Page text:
The end of the second world war brought new waves of refugees from Nazi tyranny to the shores of the holy land, and the conflict became more unholy than ever. Washington was adamant that nothing should stand in the way of the establishment of Israel and when the mandate finally dribbled into the sands of history in May 1948, the new state was born, fighting for its life.
Elsewhere, of course, Britain's imperial might remained intact. The Union flag still flew over huge tracts of Africa, whole archipelagos in the Caribbean and Pacific, jewels of Asia like Singapore and Hong Kong. But there was another much greater reality: British adherence to, and even dependence on, the patronage of the United States. We tagged along with Washington in the occupation of Germany and the establishment of Nato; we acquiesced in the new division of Europe between east and west; we willingly did our bit in the great airlift which saved west Berlin from the Soviet blockade of the late 1940s, and we sent our troops to South Korea to fight for the United Nations - under US direction - against China and the North.
At the insistence of Attlee and the Labour right, we developed our very own nuclear weapons and insisted that they kept us independent. In reality, the north Atlantic connection was the only one which ultimately mattered.
It is tempting to think of the Attlee years as an anti-climax. After the clamour of victory, the peace was a drab disappointment. And after all the fervent promises of a new dawn, British life remained to a large extent grey and grim. At times, food restrictions were even tighter than during the war - bread was rationed for the first time. Class enmities flourished; social and economic inequalities remained palpable. Here and there were little pockets of a new prosperity: television broadcasts were resumed, the first Morris Minors appeared, and British designers were working on the world's first commercial jet, the De Havilland Comet. But of that great universal prosperity which seemed to glow from the 1945 manifestos, there was little sign.
And yet, and yet... Britain in the Attlee years changed more than under any other government, before or since. The welfare reforms, and to a lesser extent the great experiment of state control of industry, had a profound effect on the way the people saw themselves and their country. And what they saw, on the whole, was pleasing.
In 1950, after five exhausting years, it was inevitable that the great electoral tide of 1945 would be turned. But in the general election of that year the Labour vote dipped less than 2%, and it was only the vagaries of the first past the post system that saw the Tories gain 88 seats.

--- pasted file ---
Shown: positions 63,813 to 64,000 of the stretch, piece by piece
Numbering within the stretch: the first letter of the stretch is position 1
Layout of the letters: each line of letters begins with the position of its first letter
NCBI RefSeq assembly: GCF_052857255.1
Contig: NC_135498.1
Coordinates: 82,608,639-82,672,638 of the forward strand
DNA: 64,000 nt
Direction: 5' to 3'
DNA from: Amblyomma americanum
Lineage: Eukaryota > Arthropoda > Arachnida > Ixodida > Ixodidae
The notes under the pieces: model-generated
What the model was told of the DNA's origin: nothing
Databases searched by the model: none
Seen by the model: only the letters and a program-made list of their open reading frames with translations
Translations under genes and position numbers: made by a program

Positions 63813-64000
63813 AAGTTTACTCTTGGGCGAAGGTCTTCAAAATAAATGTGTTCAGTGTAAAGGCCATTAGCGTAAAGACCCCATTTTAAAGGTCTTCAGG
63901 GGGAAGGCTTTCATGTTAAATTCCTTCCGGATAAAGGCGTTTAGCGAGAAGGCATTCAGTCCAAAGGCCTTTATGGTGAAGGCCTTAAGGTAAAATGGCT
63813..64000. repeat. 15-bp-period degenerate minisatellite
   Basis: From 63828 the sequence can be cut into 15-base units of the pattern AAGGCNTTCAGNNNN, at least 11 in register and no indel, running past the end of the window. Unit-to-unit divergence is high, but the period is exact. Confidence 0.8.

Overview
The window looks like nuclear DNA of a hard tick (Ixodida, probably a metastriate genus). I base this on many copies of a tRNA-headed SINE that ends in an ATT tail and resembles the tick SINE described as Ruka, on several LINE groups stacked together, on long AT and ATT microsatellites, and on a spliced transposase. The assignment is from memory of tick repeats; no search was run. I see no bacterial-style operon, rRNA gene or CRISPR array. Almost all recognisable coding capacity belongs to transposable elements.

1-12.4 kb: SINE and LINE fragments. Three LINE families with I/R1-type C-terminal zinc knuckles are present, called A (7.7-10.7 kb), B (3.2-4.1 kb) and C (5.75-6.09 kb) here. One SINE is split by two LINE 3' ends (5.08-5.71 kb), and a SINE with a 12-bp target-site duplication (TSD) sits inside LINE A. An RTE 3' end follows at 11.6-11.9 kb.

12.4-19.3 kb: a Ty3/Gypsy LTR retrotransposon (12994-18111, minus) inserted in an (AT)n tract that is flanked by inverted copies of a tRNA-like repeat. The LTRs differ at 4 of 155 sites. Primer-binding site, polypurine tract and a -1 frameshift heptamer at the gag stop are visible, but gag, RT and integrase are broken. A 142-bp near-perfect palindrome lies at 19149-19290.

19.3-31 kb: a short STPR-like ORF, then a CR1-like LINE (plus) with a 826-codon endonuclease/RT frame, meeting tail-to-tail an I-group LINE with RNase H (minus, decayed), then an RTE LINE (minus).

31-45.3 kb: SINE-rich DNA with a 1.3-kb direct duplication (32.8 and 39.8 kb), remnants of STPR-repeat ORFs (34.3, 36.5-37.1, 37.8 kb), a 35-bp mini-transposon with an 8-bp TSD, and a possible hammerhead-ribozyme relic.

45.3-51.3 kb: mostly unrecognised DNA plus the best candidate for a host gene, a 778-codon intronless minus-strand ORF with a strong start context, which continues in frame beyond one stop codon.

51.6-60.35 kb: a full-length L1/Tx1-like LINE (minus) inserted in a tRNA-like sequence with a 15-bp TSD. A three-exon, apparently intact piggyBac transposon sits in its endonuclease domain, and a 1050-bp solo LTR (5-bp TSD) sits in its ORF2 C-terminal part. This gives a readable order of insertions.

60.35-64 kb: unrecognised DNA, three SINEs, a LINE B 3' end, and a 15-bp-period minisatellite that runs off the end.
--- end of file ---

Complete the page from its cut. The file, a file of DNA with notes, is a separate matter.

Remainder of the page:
Still, Attlee remained in power, at the head of an increasingly fractious government rent by ideological divisions, and fatally wounded by the illness and withdrawal from public life of men like Cripps and Bevin. When the NHS prescription charge issue finally ripped the party apart, the prime minister was obliged to go to the country again in 1951.
Even then, Labour retained the faith of the people, gaining its highest ever share of the vote: 48.8%. Indeed, it was the closest any party came in the 20th century to achieving a popular majority mandate, but it was still not enough. The key turned out to be the Liberal vote, which suddenly evaporated, leaving the party with just 2.5% support and six MPs. The Conservatives ended up with fewer votes than Labour, but 26 more MPs. Winston Churchill was back in Downing Street.
Building the welfare state
Academic analysis of the welfare state
More about Clement Attlee
1945 election manifestos
The 1945 result
The 1950 result
The 1951 result
Results of all general elections since 1945
The Conservative Party is the heir, and in some measure the continuation, of the old Tory Party, members of which began forming “conservative associations” after Britain’sReform Bill of 1832 extended electoral rights to the middle class. The name Conservative was first used as a description of the party by John Wilson Croker writing in the Quarterly Review in 1830. The first Conservative government was formed by Sir Robert Peel, whose program, set out in the Tamworth Manifesto (1834), stressed the timely reform of abuses, the necessity of law and order, an orderly system of taxation, and the importance of both landed interests and trade and industry.
Prospects of an extended period of Conservative rule disappeared in 1846 when the party split over the repeal of protectionist regulations known as the Corn Laws, and for most of the next 30 years they were out of government. The party was reorganized by Benjamin Disraeli, prime minister for a few months in 1868 and from 1874 to 1880. The Conservative Central Office, a professional organization established by Disraeli in 1870, and the newly formed National Union, which drew together local voluntary associations, gave the party additional unity and strength. At the same time, Disraeli’s emphasis on social reform to reduce the enormous disparity in the living conditions of rich and poor, combined with a strong, activist imperial and foreign policy, helped the party to transcend class barriers. Disraeli’s contribution was to transform the party from one that spoke primarily for landed interests to one that could draw supporters from the middle class and from newly enfranchised workers.